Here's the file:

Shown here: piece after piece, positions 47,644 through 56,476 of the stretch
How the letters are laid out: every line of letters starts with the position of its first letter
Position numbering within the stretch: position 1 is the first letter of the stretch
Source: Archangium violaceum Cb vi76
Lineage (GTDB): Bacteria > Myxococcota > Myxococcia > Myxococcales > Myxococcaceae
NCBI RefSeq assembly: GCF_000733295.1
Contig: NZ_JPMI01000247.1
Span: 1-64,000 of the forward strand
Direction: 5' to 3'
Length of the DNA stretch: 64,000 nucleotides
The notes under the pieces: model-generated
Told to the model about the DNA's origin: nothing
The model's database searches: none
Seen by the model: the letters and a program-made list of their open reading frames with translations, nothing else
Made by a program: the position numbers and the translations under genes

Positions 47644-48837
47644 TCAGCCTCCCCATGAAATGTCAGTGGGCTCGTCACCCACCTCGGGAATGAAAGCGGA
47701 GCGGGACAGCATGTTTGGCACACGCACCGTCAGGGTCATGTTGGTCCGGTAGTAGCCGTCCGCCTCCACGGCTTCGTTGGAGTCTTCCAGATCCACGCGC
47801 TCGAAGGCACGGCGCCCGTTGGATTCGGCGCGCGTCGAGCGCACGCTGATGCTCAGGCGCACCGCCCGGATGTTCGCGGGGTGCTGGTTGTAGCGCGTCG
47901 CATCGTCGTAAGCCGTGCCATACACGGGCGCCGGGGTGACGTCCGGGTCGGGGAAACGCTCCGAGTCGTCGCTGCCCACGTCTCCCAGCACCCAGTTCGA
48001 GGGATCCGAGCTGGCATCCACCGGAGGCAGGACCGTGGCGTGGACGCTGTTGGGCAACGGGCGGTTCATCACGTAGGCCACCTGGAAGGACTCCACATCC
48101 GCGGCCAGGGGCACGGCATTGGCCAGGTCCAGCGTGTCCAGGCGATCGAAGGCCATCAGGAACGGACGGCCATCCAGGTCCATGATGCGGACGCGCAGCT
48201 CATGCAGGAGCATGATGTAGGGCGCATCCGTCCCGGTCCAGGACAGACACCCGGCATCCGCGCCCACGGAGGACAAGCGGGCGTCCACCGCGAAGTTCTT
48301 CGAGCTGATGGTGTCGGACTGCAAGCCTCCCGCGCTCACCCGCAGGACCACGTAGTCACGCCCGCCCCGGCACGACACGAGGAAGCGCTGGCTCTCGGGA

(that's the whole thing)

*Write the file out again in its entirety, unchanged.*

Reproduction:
Shown here: piece after piece, positions 47,644 through 56,476 of the stretch
How the letters are laid out: every line of letters starts with the position of its first letter
Position numbering within the stretch: position 1 is the first letter of the stretch
Source: Archangium violaceum Cb vi76
Lineage (GTDB): Bacteria > Myxococcota > Myxococcia > Myxococcales > Myxococcaceae
NCBI RefSeq assembly: GCF_000733295.1
Contig: NZ_JPMI01000247.1
Span: 1-64,000 of the forward strand
Direction: 5' to 3'
Length of the DNA stretch: 64,000 nucleotides
The notes under the pieces: model-generated
Told to the model about the DNA's origin: nothing
The model's database searches: none
Seen by the model: the letters and a program-made list of their open reading frames with translations, nothing else
Made by a program: the position numbers and the translations under genes

Positions 47644-48837
47644 TCAGCCTCCCCATGAAATGTCAGTGGGCTCGTCACCCACCTCGGGAATGAAAGCGGA
47701 GCGGGACAGCATGTTTGGCACACGCACCGTCAGGGTCATGTTGGTCCGGTAGTAGCCGTCCGCCTCCACGGCTTCGTTGGAGTCTTCCAGATCCACGCGC
47801 TCGAAGGCACGGCGCCCGTTGGATTCGGCGCGCGTCGAGCGCACGCTGATGCTCAGGCGCACCGCCCGGATGTTCGCGGGGTGCTGGTTGTAGCGCGTCG
47901 CATCGTCGTAAGCCGTGCCATACACGGGCGCCGGGGTGACGTCCGGGTCGGGGAAACGCTCCGAGTCGTCGCTGCCCACGTCTCCCAGCACCCAGTTCGA
48001 GGGATCCGAGCTGGCATCCACCGGAGGCAGGACCGTGGCGTGGACGCTGTTGGGCAACGGGCGGTTCATCACGTAGGCCACCTGGAAGGACTCCACATCC
48101 GCGGCCAGGGGCACGGCATTGGCCAGGTCCAGCGTGTCCAGGCGATCGAAGGCCATCAGGAACGGACGGCCATCCAGGTCCATGATGCGGACGCGCAGCT
48201 CATGCAGGAGCATGATGTAGGGCGCATCCGTCCCGGTCCAGGACAGACACCCGGCATCCGCGCCCACGGAGGACAAGCGGGCGTCCACCGCGAAGTTCTT
48301 CGAGCTGATGGTGTCGGACTGCAAGCCTCCCGCGCTCACCCGCAGGACCACGTAGTCACGCCCGCCCCGGCACGACACGAGGAAGCGCTGGCTCTCGGGA